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PUBLIC RELEASE DATE:
19-Nov-2013

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Contact: Juliette Savin
juliette.savin@riken.jp
RIKEN

'Magic numbers' disappear and expand area of nuclear deformation

IMAGE: This image shows the experimental setup, RIBF, RIKEN Nishina Center for Accelerator-Based Science.

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A team of researchers from the RIKEN Nishina Center for Accelerator-Based Science in Japan has demonstrated that the magic numbers 20 and 28 disappear from all neutron-rich magnesium isotopes, thereby establishing a new, larger area of nuclear deformation in the nuclear chart.

The Japanese study, published today in the prestigious journal Physical Review Letters, was made possible by the intense beam at the Radioactive Beam Factory (RIBF) at RIKEN, which produces the most intense radioactive isotope beams in the world.

Inside the atomic nucleus, protons and neutrons are organized in shell structures similar to the electron shell around an atom. When proton or neutron shells are filled with 2, 8, 20, 28, 50, 82, or 126 nucleons, these numbers are called "magic" and nuclei assume spherical shapes. In contrast, nuclei lose their spherical shape and become "deformed" when the number of nucleons is not a magic number.

Recent experimental data on neutron-rich, radioactive isotopes has challenged the assumption that magic numbers are the same for all nuclei. The neutron-rich isotope 32Mg, which is composed of 12 protons and 20 neutrons, has been shown to be deformed by the disappearance of the neutron magic number 20, for example. In addition, 42Si, with 14 protons and 28 neutrons, is also deformed.

The "Island of Deformation" is the region in the nuclear chart comprising elements known to lose their neutron magic number 20. This region was previously thought to be composed of only a few nuclei around 32Mg. In the current study, the team led by Dr Pieter Doornenbal and Dr Hiroyoshi Sakurai, sought to understand whether the regions around 32Mg and 42Si are two isolated islands of deformation, or belong to the same, larger, connected area of deformation.

To carry out their experiment, the team accelerated a beam of stable 48Ca up to 70% of the speed of light and projected it onto a beryllium target. The resulting radioactive 39Al and 40Si were selected and purified into beams that were shot at 60 % of the speed of light onto a carbon target. This second step produced neutron-rich, radioactive magnesium isotopes 34,36,38Mg. By measuring the energy levels of the gamma rays emitted by the first excited states of these isotopes, the team could conclude that they all displayed a very deformed shape, and had lost their magic numbers 20 and 28.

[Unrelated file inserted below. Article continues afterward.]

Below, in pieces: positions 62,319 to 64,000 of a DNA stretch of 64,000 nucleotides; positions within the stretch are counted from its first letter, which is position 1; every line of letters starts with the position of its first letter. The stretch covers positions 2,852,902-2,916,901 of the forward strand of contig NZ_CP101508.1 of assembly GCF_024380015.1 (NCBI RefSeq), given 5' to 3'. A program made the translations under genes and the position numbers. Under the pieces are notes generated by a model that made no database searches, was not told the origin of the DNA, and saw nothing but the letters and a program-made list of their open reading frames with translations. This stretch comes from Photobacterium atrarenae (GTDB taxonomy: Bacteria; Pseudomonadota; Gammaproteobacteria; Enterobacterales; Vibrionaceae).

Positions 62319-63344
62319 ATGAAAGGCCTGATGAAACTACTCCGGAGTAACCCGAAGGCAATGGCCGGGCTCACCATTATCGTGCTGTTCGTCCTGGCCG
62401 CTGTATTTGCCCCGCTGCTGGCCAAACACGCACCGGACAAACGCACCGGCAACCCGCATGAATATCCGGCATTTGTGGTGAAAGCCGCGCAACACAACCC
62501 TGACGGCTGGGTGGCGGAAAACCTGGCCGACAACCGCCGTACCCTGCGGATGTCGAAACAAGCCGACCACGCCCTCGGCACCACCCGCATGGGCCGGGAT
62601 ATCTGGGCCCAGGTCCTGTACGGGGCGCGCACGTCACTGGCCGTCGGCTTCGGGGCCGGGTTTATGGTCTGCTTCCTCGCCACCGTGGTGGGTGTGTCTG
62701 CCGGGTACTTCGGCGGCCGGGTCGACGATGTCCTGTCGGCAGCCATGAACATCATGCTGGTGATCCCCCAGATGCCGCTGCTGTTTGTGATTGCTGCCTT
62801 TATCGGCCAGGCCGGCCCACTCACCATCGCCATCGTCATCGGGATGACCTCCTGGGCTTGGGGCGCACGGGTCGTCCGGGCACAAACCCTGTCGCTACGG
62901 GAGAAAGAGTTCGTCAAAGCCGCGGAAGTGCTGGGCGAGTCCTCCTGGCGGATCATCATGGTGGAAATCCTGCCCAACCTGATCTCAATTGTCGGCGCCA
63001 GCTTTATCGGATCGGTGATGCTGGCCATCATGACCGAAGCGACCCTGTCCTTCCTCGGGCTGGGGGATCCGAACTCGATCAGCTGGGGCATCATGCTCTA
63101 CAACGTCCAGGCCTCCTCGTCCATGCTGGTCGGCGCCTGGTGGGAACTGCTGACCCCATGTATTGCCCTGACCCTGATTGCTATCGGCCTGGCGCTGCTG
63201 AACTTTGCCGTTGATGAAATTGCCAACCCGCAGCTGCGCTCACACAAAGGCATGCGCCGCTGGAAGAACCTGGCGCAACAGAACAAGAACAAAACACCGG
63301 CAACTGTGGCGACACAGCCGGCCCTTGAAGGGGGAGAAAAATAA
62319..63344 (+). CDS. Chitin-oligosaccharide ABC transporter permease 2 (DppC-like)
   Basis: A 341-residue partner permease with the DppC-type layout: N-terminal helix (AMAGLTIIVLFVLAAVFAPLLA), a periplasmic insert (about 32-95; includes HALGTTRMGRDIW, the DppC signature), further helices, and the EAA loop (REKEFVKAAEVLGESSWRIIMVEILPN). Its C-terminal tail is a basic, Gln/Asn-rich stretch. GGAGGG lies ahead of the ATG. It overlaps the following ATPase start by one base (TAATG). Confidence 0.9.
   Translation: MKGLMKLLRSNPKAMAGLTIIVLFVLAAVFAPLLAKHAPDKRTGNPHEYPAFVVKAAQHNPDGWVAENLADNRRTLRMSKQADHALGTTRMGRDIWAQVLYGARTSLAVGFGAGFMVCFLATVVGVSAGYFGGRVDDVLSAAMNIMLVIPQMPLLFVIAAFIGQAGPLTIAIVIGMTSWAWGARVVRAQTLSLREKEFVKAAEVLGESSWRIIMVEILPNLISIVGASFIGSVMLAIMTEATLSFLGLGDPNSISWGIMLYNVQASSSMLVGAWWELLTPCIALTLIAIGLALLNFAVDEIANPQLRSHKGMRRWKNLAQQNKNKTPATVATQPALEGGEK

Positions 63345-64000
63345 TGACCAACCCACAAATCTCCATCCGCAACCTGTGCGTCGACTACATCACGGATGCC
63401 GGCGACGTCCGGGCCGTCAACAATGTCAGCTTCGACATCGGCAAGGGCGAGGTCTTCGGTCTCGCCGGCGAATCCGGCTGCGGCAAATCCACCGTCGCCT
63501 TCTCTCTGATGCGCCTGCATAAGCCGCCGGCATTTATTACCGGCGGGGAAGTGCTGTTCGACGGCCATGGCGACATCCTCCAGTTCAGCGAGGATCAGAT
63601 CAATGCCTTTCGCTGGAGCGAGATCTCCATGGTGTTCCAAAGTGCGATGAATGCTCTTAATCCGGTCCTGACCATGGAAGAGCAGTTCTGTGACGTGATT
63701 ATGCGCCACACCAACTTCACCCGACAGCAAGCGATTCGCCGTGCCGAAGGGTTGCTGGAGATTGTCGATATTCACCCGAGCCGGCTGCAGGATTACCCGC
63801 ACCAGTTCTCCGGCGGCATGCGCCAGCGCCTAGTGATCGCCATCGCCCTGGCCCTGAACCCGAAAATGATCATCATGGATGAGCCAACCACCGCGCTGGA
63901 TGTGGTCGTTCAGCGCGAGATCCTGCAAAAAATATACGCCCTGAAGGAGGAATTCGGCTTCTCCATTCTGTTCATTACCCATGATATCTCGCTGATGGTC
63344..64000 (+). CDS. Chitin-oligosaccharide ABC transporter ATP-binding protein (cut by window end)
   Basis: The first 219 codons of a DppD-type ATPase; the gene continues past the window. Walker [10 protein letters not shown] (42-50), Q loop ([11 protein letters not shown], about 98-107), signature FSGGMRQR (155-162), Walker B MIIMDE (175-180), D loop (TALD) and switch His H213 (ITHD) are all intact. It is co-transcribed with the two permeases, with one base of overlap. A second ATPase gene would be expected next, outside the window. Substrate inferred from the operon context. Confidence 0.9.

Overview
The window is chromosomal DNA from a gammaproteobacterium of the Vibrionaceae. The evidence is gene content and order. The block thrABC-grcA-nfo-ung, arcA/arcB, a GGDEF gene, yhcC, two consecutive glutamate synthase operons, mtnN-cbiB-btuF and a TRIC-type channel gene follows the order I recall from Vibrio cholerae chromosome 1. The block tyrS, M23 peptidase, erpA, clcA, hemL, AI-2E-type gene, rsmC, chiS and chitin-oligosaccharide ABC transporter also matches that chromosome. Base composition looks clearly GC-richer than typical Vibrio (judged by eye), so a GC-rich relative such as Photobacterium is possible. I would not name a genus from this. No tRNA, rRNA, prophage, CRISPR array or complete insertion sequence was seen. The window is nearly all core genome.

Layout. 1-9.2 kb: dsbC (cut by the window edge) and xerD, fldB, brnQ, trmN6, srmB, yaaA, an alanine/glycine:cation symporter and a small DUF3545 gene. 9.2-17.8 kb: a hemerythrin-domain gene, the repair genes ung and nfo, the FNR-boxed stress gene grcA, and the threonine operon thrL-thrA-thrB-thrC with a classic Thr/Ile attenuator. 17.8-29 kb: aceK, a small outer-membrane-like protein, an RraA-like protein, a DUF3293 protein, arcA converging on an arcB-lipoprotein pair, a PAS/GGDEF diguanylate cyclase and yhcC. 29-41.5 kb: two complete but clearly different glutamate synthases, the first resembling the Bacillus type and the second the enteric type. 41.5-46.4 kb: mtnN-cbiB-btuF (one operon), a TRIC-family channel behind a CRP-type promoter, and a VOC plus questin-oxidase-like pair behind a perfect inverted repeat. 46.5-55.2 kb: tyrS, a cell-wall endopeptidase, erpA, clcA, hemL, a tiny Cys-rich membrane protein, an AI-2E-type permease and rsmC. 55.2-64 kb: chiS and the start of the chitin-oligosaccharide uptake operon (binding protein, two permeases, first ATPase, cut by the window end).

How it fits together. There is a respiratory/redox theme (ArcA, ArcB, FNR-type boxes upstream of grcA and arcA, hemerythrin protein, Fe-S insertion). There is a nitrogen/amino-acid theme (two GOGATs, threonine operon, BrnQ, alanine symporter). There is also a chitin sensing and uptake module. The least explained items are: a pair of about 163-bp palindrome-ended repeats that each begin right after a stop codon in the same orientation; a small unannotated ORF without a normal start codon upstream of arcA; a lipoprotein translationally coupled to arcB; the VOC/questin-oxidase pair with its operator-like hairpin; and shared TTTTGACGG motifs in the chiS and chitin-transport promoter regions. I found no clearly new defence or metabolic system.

"For the past two decades, the RIKEN Nishina Center has pioneered research on exotic nuclei in this region of the nuclear chart, and the disappearance of the neutron magic number 20. Thanks to the power of RIBF, we can now study many more neutron-rich nuclei. When we saw our results we were very surprised about the magnitude of the Island of Deformation," explained Dr Doornenbal.

"Measuring the evolution of nuclear shells helps us understand the underlying forces inside the nucleus, that play also an important role in the creation of new chemical elements during supernovae," added Dr Doornenbal.

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Alternatively, for more information please contact:

Juliette Savin
Global Relations Office
RIKEN
Tel: +81-(0)48-462-1225
Email: pr@riken.jp

Reference

In-beam gamma-ray spectroscopy of 34,36,38Mg: Merging the N=20 and N=28 shell quenching
Physical Review Letters, 2013

About RIKEN

RIKEN is Japan's largest research institute for basic and applied research. Over 2500 papers by RIKEN researchers are published every year in leading scientific and technology journals covering a broad spectrum of disciplines including physics, chemistry, biology, engineering, and medical science. RIKEN's research environment and strong emphasis on interdisciplinary collaboration and globalization has earned a worldwide reputation for scientific excellence.

Website: http://www.riken.jp

Find us on Twitter at @riken_en

About the Nishina Center for Accelerator-Based Science

The Nishina Center for Accelerator-Based Science is a world-leading accelerator facility, home to the most powerful cyclotron in the world. Using its accelerators, researchers study the structure and properties of different types of unstable nuclei in an attempt to uncover the mystery of the origin of matter and for applications in the life and medical sciences. The center is unique in that it fosters close collaborations between theoretical and experimental scientists, not only in Japan at the Wako campus but also at RIKEN's overseas facilities in the USA and the UK.



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